In my book The Interconnectedness of Life I argue that even though I do reference scientific studies, because science changes from one year to the next I don't heavily rely on science to back up my book. What I do however is try to state my point that a vegan lifestyle (better yet a diet of predominantly fruits and vegetables) is indeed better for our health, the health of the planet and if we care about animals.
What do you think? Do you think science is a load of quack or do you follow science and every study out there? Your opinion on the issue.
The Interconnectedness of Life a book by Michael Lanfield with foreword by Karen Davis, PhD explores the relationship between humans, animals and the Earth. It exposes the underlying reasons to the vast array of daunting problems of our time while addressing spiritual and ethical issues so we can live in a more harmonious, loving and compassionate world.
With inspiring and telling stories from Jonathan Balcombe, PhD, Karen Davis, PhD, Judy Carman, MA, David Sztybel, PhD, Matt Bear and others, this is the definite book of awakening consciousness on the planet, while saving the Earth, feeling and looking great, and best of all being kind to animals. If you truly want to understand the meaning of life and our place in this world, than this book is for you.
What people are saying about The Interconnectedness of Life
"The Interconnectedness of Life articulates in an uplifting and engaging way the many correspondences between vegan living and building a healthier world. Michael Lanfield weaves stories from his personal journey of transformation together with the latest research on nutrition and ecology. To this he adds a judicious selection of wise words from sages of many times and places. The result is a literary banquet that is sure to inspire and guide readers to greater compassion, clarity, health, and understanding. Highly recommended."
– Dr. Will Tuttle, Author of the #1 Amazon bestselling book The World Peace Diet
"If we as humans are ever to break free from the path of destruction we currently find ourselves on, it is crucial that we as a species embrace the concept of nonviolence. Veganism is a philosophy whose time has come, and in order for us to fulfill our destiny of spiritual evolution, it is one that must be recognized and adopted by every living human on this planet. Michael’s message is clear, love is the glue that connects everything to everything else, and denial of this has led to wide scale suffering for countless animals, planet wide. If we are ever to bring this planet back from the brink of seemingly inevitable despair, we must recognize animals as our brethren and realize we are here to guide and protect them, not to abuse, slaughter and gluttonously devour them, as has sadly been the case since the dawning of recorded history. The Interconnectedness of Life goes far in explaining just why we need to step back and take a look at our relationship with other earthlings, and sheds light on the daily, forced atrocities animals must endure before finally ending butchered sizzled and fried on our dinner tables."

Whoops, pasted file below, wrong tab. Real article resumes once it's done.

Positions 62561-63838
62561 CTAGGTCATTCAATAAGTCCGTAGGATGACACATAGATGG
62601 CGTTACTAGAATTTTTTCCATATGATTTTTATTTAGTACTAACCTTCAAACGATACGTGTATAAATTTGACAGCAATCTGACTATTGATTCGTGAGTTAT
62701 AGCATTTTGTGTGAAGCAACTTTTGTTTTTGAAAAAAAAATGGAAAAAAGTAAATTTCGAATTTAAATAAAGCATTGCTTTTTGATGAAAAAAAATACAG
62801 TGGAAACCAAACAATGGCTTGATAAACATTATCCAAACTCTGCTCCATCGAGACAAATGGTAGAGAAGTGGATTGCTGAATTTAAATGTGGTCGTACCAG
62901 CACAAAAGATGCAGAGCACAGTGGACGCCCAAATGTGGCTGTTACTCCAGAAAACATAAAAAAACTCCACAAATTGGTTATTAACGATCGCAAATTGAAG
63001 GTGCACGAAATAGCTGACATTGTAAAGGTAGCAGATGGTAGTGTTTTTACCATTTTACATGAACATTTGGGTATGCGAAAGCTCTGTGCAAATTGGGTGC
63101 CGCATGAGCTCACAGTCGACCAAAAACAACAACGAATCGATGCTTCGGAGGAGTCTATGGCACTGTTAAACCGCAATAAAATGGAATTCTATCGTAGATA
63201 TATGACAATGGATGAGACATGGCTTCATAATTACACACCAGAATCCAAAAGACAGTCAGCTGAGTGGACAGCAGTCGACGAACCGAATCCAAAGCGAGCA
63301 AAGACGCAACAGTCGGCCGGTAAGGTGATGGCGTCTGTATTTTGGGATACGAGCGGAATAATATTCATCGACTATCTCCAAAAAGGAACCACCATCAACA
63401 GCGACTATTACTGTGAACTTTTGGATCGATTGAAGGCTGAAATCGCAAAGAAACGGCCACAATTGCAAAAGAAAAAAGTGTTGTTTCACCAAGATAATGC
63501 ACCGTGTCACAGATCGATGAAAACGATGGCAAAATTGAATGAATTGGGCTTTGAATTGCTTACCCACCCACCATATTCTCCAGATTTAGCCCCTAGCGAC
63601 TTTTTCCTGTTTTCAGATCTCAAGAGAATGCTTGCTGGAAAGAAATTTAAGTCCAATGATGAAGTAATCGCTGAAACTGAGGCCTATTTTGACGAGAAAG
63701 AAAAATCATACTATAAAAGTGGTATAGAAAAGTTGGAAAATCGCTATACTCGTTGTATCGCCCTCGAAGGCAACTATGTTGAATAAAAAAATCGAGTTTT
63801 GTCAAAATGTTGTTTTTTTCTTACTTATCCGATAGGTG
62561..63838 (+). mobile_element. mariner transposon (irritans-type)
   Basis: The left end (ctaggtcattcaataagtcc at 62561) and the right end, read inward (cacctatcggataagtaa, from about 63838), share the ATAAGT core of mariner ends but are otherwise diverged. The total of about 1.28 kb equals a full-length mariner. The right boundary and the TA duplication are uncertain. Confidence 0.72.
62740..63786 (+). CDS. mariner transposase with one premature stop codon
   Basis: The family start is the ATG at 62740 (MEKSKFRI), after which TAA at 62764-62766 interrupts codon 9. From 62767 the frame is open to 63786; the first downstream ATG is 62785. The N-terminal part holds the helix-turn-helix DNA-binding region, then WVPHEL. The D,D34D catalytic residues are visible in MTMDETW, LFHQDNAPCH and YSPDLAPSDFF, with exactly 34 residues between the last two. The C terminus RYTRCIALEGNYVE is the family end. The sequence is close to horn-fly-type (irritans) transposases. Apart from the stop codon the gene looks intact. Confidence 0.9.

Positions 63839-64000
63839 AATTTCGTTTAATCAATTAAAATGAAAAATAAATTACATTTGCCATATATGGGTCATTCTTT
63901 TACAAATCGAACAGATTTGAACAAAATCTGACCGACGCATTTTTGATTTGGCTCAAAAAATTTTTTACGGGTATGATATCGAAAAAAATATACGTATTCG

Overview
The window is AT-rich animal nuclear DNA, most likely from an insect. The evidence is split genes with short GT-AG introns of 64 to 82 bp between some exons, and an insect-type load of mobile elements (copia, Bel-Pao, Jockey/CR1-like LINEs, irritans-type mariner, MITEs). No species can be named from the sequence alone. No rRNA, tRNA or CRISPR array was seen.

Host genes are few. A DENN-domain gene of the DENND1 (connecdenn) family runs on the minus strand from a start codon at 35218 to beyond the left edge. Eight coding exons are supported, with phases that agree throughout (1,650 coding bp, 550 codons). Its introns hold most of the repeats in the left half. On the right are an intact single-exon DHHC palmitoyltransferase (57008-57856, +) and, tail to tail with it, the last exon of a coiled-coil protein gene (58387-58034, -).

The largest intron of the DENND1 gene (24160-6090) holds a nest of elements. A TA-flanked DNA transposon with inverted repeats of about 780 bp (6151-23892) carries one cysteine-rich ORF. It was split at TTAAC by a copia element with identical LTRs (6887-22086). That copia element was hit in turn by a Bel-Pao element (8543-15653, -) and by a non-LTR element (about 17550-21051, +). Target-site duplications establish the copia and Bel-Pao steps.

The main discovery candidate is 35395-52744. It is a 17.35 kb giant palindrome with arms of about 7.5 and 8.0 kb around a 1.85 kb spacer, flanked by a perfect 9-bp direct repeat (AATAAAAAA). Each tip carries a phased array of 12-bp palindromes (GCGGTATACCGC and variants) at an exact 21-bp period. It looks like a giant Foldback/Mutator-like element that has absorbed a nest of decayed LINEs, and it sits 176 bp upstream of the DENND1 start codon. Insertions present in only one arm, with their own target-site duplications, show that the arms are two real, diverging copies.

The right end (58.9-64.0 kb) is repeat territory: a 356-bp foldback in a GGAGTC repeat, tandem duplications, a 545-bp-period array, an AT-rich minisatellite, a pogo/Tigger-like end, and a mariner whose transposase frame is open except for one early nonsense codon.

– Mango Wodzak, Author of Destination Eden
"Reading the Interconnectedness of Life, you feel as though you are sitting with Michael himself as he opens his heart and tells his story of vegan awakening. In this genuine and heartfelt book, he covers all the reasons why human beings must end the exploitation and killing of animals, if life on earth is to survive. He also offers excellent references for further research. What I love the most about Michael’s work, though, is that he goes to the heart of the solution for us all. He makes it clear that our task “to create peace and heaven on earth” requires the raising of human consciousness to the highest level of unconditional love for all life. This book will help many people become vegan and thus, help bring peace, freedom and love to all beings."
– Judy Carman, MA, Author of Peace to all Beings and The Missing Peace
You can purchase the paperback or download the free PDF.
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Surely you wouldn't kill the hot secretary now would you?
science is "correct how."
science is not a "what" that can be labeled.
calling "science" a "load of quack" begs the questions: which science? you certainly don't mean "searching for truth properly."
if you mean: seeking skewed statistical data in order to promote a product or service. then such "science" serves a nefarious purpose.
science, essentially, is a tool: a knife, a gun. you can use it to chop a cucumber, protect your home; or you can use it to stab or shoot someone.
deceit, dishonesty, ulterior motives -- these factors rob science of its ability to help.
however, science as such, is a "how," it means using the scientific method. the application of the scientific method means, basically, "you actually have to be right." being "right" about things is helpful and powerful, and its opposite is simply "being wrong."
i like the term "scientism" used by a fellow commenter. thnx for that!
Science isn't completely quackery, some good things have come from scientific research and exploration. For example the way Jane Goodall studied chimpanzees changed our understanding of what it means to be human. However today I bet many trolls would say she was "uneducated" and would demonize her lack of credentials. Science should never get in the way of common sense, ethics or morality.
I don't understand how science is "quack" I view it as the complete opposite, can someone explain why it is supposedly quack?
For every scientific study, there seems to be one highlighting the complete opposite. Science can be another way to validate peoples points of view. However I think you can sift through the quackery if you look at the source of the study, the size of the study and whether it is peer reviewed or not. Science provides a good base for discovering the truth and then your own observations and personal experience can validate this.
I'm very grateful for science. It is the mere poor application that determines quackery.
Application - Exactly!
When science is funded and biased that's where problems and confusion start. Science is great for learning.
Interesting discussion! I would like to find out more about what Jeff said.